We can make the case against using medicinal cannabis to manage chronic pain by debunking three myths.
Professional societies of doctors, surgeons or physiotherapists are more likely to recommend against treatments provided by others, our new research shows.
A colonoscopy is usually done to diagnose bowel cancer. It is an invasive procedure with risks such as bowel perforation. It’s important to only have the test if you’re likely to benefit.
Rates of spinal fusion surgery for back pain are on the rise. This is despite little evidence that it’s an effective procedure and studies showing many will have revision surgery within ten years.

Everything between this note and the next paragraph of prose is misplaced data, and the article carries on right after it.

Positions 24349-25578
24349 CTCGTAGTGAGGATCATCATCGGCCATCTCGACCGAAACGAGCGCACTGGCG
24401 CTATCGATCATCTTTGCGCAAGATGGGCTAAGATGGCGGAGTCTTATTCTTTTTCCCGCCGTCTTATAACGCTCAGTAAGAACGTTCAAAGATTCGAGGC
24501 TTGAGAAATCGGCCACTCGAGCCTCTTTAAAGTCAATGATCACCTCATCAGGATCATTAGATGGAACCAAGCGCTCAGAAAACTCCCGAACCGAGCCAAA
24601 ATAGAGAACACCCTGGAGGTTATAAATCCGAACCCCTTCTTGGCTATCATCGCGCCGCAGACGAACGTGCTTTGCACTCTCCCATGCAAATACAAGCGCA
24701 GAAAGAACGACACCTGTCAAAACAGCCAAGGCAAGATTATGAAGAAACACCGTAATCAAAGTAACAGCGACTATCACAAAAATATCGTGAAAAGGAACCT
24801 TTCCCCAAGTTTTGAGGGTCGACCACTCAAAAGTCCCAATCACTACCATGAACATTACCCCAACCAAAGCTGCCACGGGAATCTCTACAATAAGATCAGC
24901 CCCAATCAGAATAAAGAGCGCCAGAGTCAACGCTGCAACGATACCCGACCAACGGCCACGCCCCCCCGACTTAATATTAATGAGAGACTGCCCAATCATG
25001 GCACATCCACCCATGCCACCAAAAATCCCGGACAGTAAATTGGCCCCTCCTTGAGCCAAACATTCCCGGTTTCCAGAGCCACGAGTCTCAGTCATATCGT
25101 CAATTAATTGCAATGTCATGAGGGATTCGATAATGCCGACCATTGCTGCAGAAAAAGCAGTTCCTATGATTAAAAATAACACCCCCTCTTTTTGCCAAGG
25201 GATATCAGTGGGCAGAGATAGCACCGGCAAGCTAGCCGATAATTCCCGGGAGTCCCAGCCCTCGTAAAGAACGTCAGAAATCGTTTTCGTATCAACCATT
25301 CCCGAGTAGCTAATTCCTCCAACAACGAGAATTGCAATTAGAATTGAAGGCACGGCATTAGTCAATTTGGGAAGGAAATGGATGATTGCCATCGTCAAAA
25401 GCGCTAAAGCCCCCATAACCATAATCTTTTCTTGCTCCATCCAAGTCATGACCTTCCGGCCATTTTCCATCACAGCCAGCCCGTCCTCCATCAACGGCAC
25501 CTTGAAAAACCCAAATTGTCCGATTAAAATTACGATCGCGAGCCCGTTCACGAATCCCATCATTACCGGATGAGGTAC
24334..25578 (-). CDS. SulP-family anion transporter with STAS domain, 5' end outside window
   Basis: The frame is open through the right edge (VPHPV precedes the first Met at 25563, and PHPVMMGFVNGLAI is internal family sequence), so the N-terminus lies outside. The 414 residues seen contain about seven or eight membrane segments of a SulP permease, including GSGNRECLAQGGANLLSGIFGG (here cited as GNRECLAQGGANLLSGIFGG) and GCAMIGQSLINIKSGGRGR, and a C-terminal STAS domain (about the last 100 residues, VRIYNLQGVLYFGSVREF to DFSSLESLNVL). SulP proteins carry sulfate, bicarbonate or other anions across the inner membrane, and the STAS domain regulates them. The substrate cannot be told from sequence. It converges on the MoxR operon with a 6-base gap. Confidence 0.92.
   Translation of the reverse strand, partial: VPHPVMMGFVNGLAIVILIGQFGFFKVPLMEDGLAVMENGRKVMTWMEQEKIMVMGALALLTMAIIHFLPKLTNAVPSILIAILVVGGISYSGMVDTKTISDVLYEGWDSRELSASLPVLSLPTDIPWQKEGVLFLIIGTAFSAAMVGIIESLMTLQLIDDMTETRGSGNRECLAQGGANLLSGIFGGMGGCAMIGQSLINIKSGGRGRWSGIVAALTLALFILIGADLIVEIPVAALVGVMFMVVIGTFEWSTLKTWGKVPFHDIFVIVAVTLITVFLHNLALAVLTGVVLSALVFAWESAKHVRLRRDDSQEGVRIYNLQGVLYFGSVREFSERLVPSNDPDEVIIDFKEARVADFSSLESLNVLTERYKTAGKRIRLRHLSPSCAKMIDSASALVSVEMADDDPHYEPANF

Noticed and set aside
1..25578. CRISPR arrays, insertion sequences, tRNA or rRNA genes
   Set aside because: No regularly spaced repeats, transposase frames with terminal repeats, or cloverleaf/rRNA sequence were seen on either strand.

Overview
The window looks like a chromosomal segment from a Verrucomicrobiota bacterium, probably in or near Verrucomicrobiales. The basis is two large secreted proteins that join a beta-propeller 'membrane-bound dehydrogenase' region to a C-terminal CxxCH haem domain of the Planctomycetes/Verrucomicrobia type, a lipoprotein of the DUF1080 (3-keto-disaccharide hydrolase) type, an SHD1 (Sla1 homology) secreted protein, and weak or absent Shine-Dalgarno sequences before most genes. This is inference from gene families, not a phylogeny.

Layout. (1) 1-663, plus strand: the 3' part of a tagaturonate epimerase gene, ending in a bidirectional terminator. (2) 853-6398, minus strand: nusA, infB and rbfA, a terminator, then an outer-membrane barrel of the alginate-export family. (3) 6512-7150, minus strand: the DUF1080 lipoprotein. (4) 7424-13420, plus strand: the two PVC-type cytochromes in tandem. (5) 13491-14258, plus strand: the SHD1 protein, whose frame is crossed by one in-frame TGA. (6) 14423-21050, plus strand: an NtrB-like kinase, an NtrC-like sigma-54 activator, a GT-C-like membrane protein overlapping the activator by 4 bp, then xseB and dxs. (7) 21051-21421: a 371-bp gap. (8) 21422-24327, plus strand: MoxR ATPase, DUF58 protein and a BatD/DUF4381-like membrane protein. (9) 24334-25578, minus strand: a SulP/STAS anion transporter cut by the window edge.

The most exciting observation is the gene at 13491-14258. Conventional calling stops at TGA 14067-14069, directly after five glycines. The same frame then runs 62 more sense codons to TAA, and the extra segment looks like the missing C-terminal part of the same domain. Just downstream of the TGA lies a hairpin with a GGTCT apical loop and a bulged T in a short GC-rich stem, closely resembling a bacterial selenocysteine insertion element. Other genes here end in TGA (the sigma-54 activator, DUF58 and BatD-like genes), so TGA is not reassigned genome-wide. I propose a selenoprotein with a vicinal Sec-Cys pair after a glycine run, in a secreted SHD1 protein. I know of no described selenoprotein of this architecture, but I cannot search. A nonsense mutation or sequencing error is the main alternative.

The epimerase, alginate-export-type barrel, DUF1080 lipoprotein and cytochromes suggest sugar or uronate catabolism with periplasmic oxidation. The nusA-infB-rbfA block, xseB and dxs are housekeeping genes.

Testing some genes for Alzheimer’s disease, coeliac disease and folate conversion does not lead to improved health outcomes, and may create anxiety or false hope amongst patients.
Harm doesn’t just come in the form of side-effects or further testing. The “cons” of any treatment also include the costs, which can be financial, emotional, and the costs of the individual’s time.
To avoid ineffective treatments, we need a new way to identify and reduce questionable care. A new Grattan Institute report shows how to do it.
By forgetting that medicine postpones death rather than saving lives, we persuade ourselves it might somehow keep extending our life and come to view death as a failure of medicine.
People develop a long-term problem after an episode of back pain if they expect to not recover. Steps by the medical sector to avoid catatrophising back pain by not suggesting scans will help.